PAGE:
Saw a Dex-cool question you posted previously, and figured I would try my own. We have a ’06 Malibu Maxx SS. Basically the car runs hot, but not all the time. I have been religious about flushing the cooling system and using only the correct fluids.
It has 91k, and I’ve read online that they tend to run a little above avg temp. Like your CTS questioner, this car was clearly driven hard before we bought it, but nothing horrible. It doesn’t throw any codes and doesn’t get into the red, but its definitely high according the gauge. On the highway it tends to sit right in the middle. If it sits in traffic it will rise a little, if I drive it hard it will shoot up but eventually come back down.
The water pump was recently replaced, but otherwise we have had no real problems with the car (aside from the usual crappy GM build quality, ISS, and lots of brake pads). I just ordered a new t-stat, figuring that was a cheap fix to try.
The car is paid off and I would like to keep it for a while, but I am worried putting my wife and daughter in this thing in the heat of summer, or going on a road trip, etc.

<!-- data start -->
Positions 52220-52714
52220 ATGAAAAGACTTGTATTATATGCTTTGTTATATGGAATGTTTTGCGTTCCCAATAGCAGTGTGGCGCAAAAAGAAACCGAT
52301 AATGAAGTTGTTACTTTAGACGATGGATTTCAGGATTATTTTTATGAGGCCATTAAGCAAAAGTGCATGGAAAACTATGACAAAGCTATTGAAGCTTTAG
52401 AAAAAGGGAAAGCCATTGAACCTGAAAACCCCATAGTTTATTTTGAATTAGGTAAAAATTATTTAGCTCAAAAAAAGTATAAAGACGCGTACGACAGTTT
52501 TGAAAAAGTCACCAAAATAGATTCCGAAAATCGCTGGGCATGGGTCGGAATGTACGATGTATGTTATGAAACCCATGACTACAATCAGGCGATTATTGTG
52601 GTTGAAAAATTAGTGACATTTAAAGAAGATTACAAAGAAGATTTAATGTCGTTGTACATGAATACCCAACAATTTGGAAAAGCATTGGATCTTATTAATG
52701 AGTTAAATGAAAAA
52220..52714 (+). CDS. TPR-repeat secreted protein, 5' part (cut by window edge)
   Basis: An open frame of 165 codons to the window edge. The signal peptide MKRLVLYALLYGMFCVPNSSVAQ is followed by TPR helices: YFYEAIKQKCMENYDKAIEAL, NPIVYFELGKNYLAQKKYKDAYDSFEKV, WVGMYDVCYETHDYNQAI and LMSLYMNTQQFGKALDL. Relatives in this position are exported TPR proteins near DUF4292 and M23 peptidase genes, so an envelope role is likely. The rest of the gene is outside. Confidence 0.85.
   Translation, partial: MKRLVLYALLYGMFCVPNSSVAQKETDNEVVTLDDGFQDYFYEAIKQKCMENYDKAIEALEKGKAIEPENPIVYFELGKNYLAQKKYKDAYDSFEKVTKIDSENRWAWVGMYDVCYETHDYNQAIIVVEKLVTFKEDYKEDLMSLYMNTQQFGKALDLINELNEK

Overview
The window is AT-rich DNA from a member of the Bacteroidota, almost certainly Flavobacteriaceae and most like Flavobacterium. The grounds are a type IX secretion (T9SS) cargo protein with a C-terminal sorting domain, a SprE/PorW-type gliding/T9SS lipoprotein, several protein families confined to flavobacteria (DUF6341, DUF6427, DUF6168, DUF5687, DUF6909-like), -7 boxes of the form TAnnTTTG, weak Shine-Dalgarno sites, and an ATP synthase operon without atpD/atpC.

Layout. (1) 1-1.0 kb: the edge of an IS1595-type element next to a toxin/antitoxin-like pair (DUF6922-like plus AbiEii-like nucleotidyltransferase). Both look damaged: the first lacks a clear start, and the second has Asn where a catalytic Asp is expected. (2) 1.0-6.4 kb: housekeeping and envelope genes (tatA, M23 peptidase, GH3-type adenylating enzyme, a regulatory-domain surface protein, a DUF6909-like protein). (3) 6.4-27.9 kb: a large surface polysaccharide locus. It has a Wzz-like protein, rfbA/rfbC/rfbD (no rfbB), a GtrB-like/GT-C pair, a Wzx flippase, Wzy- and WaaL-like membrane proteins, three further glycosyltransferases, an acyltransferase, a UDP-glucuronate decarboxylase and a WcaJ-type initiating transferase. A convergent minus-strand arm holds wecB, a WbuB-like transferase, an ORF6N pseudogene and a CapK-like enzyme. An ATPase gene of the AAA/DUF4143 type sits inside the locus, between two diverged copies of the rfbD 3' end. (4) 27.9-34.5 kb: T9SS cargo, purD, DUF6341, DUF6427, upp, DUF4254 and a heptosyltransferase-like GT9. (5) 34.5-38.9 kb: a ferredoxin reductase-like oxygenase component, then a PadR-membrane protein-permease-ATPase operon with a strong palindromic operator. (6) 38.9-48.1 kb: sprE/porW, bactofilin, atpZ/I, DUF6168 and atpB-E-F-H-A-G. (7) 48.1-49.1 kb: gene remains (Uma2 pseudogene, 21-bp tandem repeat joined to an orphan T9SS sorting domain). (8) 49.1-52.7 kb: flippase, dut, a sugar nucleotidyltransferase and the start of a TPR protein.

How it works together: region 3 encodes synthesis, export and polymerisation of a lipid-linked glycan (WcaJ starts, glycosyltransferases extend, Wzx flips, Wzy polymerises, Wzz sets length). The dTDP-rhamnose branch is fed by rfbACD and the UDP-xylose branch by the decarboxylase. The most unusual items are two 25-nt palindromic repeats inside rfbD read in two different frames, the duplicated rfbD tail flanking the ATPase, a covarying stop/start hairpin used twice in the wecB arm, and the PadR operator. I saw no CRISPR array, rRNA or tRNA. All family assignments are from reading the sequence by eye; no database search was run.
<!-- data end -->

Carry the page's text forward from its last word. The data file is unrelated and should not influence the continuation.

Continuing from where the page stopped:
So this Malibu was driven hard before you got it, but you’ve been good about respecting The Dex-Cool Monster…not letting the system get contaminated. This means, depending on when you bought it, the previous owner coulda mixed fluids. And mildly gunked up the system.
See how being an Internet Automotive Mechanical Detective works?
More to the point,“if I drive it hard it will shoot up but eventually come back down” points to a partially clogged radiator. Partially clogged because of mild gunk accumulation.
When we’re talkin’ about a two-owner vehicle running Dex-Cool…well, I’m just being my typical snarky, untrustworthy self. No detective work there. Radiators do go bad over time, failing more epically when sporting partially plastic construction too. The water pump? Not super-likely, unless the vehicle has plastic impellers (cough, VAG products) and they are crumbling to bits. The electric cooling fans? Probably not: they are merely less effective when pushing/pulling on a cloggy radiator…so the recovery time from hard driving is longer.
You can flush the radiator, or have a local shop do it for you. Or for added piece of mind: eliminate a known wear item on aging vehicles by spending all of $100-150 on a new one from an on-line parts vendor. I’d just order a new one and be done with it.
Send your queries to firstname.lastname@example.org. Spare no details and ask for a speedy resolution if you’re in a hurry…but be realistic, and use your make/model specific forums instead of TTAC for more timely advice.